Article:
Epstein's work isn't done

LAKE BUENA VISTA, Fla. -- It was hard to find anyone at baseball's winter meetings who forecast anything but huge things for Adrian Gonzalez, who will be a "monster" at Fenway Park, according to the general manager who traded him to the Red Sox, Jed Hoyer.

Well, there was one exception: the winking National League executive who predicted, with exaggerated pantomime, that Gonzalez will expand to monstrous physical dimensions over the course of what is expected to be a seven-year contract.

Not to worry, advised Diamondbacks GM Kevin Towers, who was the Padres' general manager who traded for Gonzalez in 2006 and watched him blossom into an All-Star.

"He takes care of himself,'' Towers said. "Defensively, he's the best I've seen, and I had [Wally] Joyner. You can't bunt on him. He's so quick, he'll turn bunts into double plays.''

So, Red Sox fans can rest easy. Gonzalez will do his damage to the Wall, not the postgame spread. The reality is, Gonzalez's weight was never an issue in San Diego.

For all the heft Gonzalez brings to Boston's lineup, Red Sox GM Theo Epstein arrived here Monday afternoon with more on his plate. With Jayson Werth having signed with the Washington Nationals on Sunday, the number of elite free agent outfielders left on the market is down to one, Carl Crawford. And with Crawford likely to ask for more dollars and years than Werth got (7 years, $126 million), he might exceed the price the Sox are comfortable paying.

But the Sox still have a line in on Crawford, and by holding off on Gonzalez's contract extension for tax purposes, the Sox remain in a position to make a big play for the free-agent left fielder, should they choose to. Still, if the Sox wouldn't go to eight years with Gonzalez, it defies logic to think they would do so with Crawford.

And with Victor Martinez gone to Detroit and Adrian Beltre left with no position to play in Boston, the Sox could use another right-handed bat, preferably one who plays the outfield.

An intriguing option is Washington Nationals left fielder Josh Willingham, who thrived against lefties (.264/.384/.446/.830) until his season was cut short in August by surgery to repair torn cartilage in his left knee. The Sox have asked about him in the past, according to one club source, "but their asking price has always been high.''

But the Nationals are fielding offers here, and talked to the Red Sox, according to multiple sources. If Washington can add another bat to play first base, according to the Washington Post, the Nationals may be more greatly disposed to move him.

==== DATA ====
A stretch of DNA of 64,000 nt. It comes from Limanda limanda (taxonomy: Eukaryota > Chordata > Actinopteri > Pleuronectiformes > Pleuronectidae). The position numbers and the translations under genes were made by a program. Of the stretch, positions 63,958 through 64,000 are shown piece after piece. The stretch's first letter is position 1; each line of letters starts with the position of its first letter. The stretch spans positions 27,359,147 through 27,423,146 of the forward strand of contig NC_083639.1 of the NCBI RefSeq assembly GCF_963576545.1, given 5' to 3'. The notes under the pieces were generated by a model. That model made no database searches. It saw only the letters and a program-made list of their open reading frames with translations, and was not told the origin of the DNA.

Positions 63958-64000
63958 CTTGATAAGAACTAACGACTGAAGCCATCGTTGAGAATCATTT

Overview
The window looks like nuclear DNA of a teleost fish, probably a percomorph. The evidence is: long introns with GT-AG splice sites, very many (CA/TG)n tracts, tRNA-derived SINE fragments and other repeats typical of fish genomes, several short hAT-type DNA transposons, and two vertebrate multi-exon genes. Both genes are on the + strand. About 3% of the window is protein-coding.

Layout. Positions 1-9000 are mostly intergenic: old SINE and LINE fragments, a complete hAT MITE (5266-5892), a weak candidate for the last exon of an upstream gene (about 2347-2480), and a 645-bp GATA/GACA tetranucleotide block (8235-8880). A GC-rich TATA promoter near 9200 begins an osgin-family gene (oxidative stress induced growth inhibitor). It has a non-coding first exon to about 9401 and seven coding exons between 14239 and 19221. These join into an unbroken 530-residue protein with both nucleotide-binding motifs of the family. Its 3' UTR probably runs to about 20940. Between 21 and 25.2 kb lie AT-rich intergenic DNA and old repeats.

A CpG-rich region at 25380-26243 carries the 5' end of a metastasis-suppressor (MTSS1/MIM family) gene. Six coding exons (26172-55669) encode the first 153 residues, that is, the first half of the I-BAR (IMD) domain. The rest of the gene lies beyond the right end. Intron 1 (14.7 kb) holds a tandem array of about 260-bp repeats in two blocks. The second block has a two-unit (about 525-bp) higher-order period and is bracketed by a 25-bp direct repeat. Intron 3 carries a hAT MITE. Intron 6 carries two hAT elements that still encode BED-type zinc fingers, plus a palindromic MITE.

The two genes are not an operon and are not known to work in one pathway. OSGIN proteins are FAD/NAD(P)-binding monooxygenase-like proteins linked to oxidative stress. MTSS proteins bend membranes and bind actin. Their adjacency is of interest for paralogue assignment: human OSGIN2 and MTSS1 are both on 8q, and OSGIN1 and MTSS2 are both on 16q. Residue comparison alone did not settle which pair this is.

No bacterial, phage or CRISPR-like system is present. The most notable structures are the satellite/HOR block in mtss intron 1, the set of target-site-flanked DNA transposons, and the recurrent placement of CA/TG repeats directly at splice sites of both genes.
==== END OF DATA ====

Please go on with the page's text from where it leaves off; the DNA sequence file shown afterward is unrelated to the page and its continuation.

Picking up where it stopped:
Other options? Towers created a stir during the GM meetings a couple of weeks ago when he said he was willing to listen to offers for 23-year-old rising star Justin Upton. But on Monday, Towers said "we'll probably keep him.''

The Pittsburgh Pirates have heard from a couple of clubs about their star 24-year-old, Andrew McCutchen, but not from the Red Sox. The Pirates would have to be "overwhelmed" to move him, a club source said.

Other potential trade targets could include Juan Rivera of the Angels, especially if the Angels sign Crawford, and Cody Ross of the Giants. No talks have taken place. Matt Diaz, nontendered by Atlanta after five seasons with the Braves, also has been productive against lefties (.907 career OPS).

The Sox could do nothing with their outfield and open the season with Jacoby Ellsbury flanked by Ryan Kalish and J.D. Drew, with Mike Cameron coming off the bench. But that's not likely. There are indications that the Sox would prefer to open next season with Kalish getting more seasoning by playing every day in Pawtucket.

"There's been a lot of talk about our outfield and we've talked about it internally," Epstein said. "I feel like if we brought back the same group, we'd be OK. There's some benefit to bringing the right player into the mix for a couple of different reasons. It might allow us some time for some of our outfielders' development paths to take hold, provide more depth for guys who are coming off injury, and might provide a better mix against right- or left-handed pitching.

"I think there is the possibility of us doing something in the outfield. It might be a more complementary type move. And if we don't find something that makes sense, then we are comfortable going with the group that we have. We actually have some nice depth as it is. I think the right piece might work as well."

Gordon Edes is ESPNBoston.com's Red Sox reporter. He has covered the Red Sox for 12 years and has reported on baseball for 25 years. Ask a question for his next mailbag here.